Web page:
I felt awful about myself, but I made sure not to dwell on it for too long and focus entirely on the next games. Kitchen Finks did an incredible amount of work the next two games, gaining me two crucial points of life each time when I would have been dead otherwise. In game three, I stabilized at 2 life and dropped a Baneslayer. My opponent had no cards in hand and could only shake his head when the top of his deck gave him a Searing Blaze. He’d bring me to 1, but that was all she wrote.

2-0 after round two.

Round three was done and over in five minutes. Yep, it was against Affinity. He puked out his hand both games while I sat and stared at dead cards. I never saw my sideboard cards and never did a point of damage to him. He lost a total of four life the entire match, having cast two Vault Skirges, after which he promptly slapped on a Cranial Plating and gained it all back, and then some. Gross.

2-1 after round three.

Much to my chagrin, the fourth and final round would also be against Affinity. I lost a close game one when my opponent was able to get Arcbound Ravager and Inkmoth Nexus online at the same time. He attacked with a lethal Signal Pest equipped with Cranial Plating, the Ravager, and the Nexus. Having no flying blockers and with my guys all tapped from an alpha strike the previous turn, I had no choice but to Snapcaster -> Path to Exile on the Signal Pest. My opponent simply swapped the plating onto his Inkmoth, gobbled up all of his remaining artifacts with his blocked Ravager, then sac’d it to pump up the Inkmoth for lethal.

Thankfully, my draws for games two and three were much better this time. I was able to constrict my opponent on just two mana sources with a turn 2 Disenchant on his Mox Opal. He could never get a real offense online and died after a few hits from Geist and Clique. In game three, I stabilized at 6 life with a Supreme Verdict, getting a four-for-one out of the deal and putting my opponent in top deck mode. I Cliqued away a crucial Cranial Plating while getting a flying blocker for his Nexus, and was able to Spell Snare a Steel Overseer. From there, it was a slow grind to an eventual aerial victory through the Clique and Celestial Colonnade. The Blade Splicer token was extremely relevant in holding off his Metalcrafted Etched Champion.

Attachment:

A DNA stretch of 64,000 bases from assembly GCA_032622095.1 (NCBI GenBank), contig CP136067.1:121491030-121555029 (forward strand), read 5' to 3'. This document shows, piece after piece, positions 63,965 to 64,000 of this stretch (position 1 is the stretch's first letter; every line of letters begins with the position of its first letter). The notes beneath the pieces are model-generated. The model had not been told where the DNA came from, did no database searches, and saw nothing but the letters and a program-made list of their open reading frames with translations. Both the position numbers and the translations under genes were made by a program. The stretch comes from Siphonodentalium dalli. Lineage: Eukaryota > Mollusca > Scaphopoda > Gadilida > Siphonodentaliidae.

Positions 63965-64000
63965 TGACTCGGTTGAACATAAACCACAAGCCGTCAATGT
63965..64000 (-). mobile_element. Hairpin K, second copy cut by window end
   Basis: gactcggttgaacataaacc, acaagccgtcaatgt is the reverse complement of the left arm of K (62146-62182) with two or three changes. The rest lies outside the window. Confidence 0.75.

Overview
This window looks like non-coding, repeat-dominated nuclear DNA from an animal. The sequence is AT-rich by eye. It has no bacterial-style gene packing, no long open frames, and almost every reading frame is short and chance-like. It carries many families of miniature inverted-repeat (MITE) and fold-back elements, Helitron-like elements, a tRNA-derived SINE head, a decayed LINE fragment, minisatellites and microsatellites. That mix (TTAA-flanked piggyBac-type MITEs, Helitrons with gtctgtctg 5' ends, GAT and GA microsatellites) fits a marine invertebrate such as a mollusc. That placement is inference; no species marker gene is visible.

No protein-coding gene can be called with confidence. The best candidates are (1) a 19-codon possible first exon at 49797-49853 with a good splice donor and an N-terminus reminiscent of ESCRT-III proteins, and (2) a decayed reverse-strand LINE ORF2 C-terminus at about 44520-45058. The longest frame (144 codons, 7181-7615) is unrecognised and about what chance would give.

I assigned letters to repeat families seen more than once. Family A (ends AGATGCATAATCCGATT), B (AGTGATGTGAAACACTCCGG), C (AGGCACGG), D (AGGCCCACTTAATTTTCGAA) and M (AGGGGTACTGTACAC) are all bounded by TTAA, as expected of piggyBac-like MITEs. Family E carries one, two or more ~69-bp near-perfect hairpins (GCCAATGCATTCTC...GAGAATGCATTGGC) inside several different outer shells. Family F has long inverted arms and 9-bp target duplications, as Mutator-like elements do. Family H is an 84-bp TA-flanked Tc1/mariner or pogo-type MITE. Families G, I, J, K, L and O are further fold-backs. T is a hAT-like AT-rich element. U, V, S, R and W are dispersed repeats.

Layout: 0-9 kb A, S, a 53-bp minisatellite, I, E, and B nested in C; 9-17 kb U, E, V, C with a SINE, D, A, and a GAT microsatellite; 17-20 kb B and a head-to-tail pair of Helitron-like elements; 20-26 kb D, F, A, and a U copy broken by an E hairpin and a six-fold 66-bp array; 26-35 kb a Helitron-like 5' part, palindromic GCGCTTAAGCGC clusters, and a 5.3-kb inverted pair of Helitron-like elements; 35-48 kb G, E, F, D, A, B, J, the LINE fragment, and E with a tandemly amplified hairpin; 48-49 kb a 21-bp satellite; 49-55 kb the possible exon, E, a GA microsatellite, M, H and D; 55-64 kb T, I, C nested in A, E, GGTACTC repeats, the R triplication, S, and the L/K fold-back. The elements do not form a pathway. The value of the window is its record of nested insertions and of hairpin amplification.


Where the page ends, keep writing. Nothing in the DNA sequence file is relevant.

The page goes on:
3-1 to finish the tournament.

A few thoughts: moving the fourth Restoration Angel to the sideboard was just so wrong in retrospect. There are so many effects I want to be recurring with Angel. This tournament also reinforced the choice of Finks over Wall of Omens, though I haven’t played with the latter card and this may just be confirmation bias. I can definitely see the merits of running Wall. Card draw is very important for this deck, as it doesn’t have many ways of getting card advantage beyond Cryptic Command. Other changes I’m considering include cutting the Mutavaults and reconfiguring the mana base to mirror Sutor’s. It leaves me an extra slot for the mainboard Baneslayer who overperformed today, and lets me take advantage of the now higher creature count by running Moorland Haunt. Sword of War and Peace is staying in now that Lingering Souls will see a ton more play post-Chicago, Feast and Famine can stay in the sideboard.

That’s all for now. I’m visiting my folks in New Mexico next week through Thanksgiving; I’ll write up a report for this week’s TNM, and if I’m lucky, there will be a place close to my parents in New Mexico for FNM.

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Comments
2 Responses to “Pondering—Gaining Experience and Slaying Wallets”
  1. Matt Jones says:

    “The only person at the store that I knew would be playing Jund was Matt Jones, it’d suck to run into a burn deck and not have the repeated lifegain of Finks.” More like it’d suck if you were Matt Jones and you played a round 1 burn deck and had chosen Messenger Jund over Fink Jund and just outright DIED in five seconds in two games … I bought a playset of Wiltleaf Lieges.